The penultimate question addressed the topic of investment themes. Respondents were asked to rank six different themes in order of interest to them. We have then ordered the themes according to the best average ranking.
On average, the most popular theme was technology, media and telecoms (TMT). This sector, which includes fast-growing companies in China’s internet space, has justifiably captured investor attention in recent years. E-commerce, gaming and social media are just a few facets of this large and expanding segment, which seems sure to gather a good deal of foreign capital flows.
The second-most popular theme was consumer products followed by healthcare. It is notable that all of the top-three favoured sectors concern services and goods that are consumed domestically. In previous decades, China was viewed as an export-led economy in which foreign investment focused on companies producing exports. That is no longer the case. Indeed, China’s formerly dominant sector, manufacturing, came second-to-last in this ranking of investment themes, ahead only of the financial sector.
More growth ahead
The final survey question asked respondents to say what proportion of their portfolios they expected to be invested in China by 2025. The results suggest there will be considerable inflows to this market in future. A large majority (88%) expected to see at least 5% of their portfolio invested in Chinese assets by that date while a smaller majority (57%) expected to invest at least 10%. Some of our respondents were highly bullish about their exposure: 14% said they expected to have more than a fifth of their money invested in China by 2025.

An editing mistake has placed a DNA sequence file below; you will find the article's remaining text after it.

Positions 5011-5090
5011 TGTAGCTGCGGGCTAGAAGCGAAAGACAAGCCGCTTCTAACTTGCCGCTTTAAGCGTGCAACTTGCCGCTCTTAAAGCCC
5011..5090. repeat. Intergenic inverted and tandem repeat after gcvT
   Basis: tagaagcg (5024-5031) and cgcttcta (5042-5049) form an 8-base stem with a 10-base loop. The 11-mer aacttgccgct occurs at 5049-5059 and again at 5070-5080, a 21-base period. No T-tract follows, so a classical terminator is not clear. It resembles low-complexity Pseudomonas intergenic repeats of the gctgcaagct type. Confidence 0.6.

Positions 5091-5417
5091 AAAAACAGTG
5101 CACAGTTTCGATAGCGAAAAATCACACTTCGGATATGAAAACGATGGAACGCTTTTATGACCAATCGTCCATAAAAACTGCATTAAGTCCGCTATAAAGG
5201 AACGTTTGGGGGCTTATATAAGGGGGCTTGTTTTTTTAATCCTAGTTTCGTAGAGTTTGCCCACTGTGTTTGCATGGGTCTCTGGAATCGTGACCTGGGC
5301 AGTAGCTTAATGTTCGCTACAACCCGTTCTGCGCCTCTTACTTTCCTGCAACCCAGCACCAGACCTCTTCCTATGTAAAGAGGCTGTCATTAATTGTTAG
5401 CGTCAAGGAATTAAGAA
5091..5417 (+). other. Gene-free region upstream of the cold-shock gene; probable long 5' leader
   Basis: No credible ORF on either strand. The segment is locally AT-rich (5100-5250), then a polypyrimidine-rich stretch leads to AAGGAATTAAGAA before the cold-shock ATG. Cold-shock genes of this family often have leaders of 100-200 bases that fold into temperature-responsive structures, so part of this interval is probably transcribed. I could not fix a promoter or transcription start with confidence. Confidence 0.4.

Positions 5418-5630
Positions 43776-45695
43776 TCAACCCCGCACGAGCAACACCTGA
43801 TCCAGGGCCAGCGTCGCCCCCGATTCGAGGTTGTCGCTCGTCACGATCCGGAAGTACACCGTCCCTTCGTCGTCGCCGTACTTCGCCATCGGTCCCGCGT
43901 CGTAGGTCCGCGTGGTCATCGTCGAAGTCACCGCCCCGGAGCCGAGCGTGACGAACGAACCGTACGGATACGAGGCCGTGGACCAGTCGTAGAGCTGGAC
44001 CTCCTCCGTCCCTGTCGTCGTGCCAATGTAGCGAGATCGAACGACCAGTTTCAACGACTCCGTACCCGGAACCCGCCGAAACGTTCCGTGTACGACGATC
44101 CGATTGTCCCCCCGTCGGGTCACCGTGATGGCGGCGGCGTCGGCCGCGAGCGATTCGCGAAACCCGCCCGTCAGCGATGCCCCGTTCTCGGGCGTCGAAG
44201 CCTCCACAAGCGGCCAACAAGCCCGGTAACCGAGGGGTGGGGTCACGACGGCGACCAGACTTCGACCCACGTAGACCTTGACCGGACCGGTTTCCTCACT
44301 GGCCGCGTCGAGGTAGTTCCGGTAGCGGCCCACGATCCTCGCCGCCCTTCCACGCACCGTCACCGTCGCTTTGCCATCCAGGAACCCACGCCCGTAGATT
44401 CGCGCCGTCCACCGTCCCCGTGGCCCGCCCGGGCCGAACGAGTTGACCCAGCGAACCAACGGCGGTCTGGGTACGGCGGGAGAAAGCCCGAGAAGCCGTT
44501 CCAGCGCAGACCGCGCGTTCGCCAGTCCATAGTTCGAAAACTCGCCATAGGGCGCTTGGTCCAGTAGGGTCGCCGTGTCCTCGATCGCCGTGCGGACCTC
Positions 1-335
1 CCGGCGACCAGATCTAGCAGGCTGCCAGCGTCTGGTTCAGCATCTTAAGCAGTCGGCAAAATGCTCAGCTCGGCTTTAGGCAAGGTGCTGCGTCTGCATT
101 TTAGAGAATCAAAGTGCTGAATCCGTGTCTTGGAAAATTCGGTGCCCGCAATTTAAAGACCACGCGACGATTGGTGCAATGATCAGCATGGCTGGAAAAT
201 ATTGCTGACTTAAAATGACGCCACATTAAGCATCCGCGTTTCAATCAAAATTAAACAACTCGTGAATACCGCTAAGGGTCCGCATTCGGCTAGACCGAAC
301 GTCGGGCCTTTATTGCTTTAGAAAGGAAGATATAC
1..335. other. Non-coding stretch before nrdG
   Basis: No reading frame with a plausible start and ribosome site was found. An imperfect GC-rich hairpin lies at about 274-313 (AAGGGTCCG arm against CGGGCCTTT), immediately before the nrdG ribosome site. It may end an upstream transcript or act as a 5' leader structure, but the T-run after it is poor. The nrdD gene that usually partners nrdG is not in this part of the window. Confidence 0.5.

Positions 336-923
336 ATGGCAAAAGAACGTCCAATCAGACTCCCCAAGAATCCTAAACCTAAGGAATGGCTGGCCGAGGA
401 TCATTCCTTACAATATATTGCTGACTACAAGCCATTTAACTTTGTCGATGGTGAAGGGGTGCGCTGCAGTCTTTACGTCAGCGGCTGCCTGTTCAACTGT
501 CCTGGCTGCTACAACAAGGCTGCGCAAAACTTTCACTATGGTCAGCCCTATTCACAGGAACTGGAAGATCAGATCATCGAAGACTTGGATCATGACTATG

It is worth remembering that the sample in this survey is likely to be tilted towards respondents with a pre-existing interest or knowledge of China. A survey of the broad market might not reveal such enthusiasm for Chinese investment.
Nevertheless, this poll has discerned a significant optimism regarding investment in the Chinese market. This optimism seems likely to increase in the years ahead.
A total of 74 respondents took part in the online poll. The UK accounted for 41% of these respondents, while the rest of Europe contributed a further 27%. A total of 23% of respondents were in Asia while 9% came from North America. Employees of asset managers accounted for the majority (59%) of the survey by occupation followed by consultants (22%), asset servicers (11%) and investors (8%). The poll was conducted online between February and March 2019.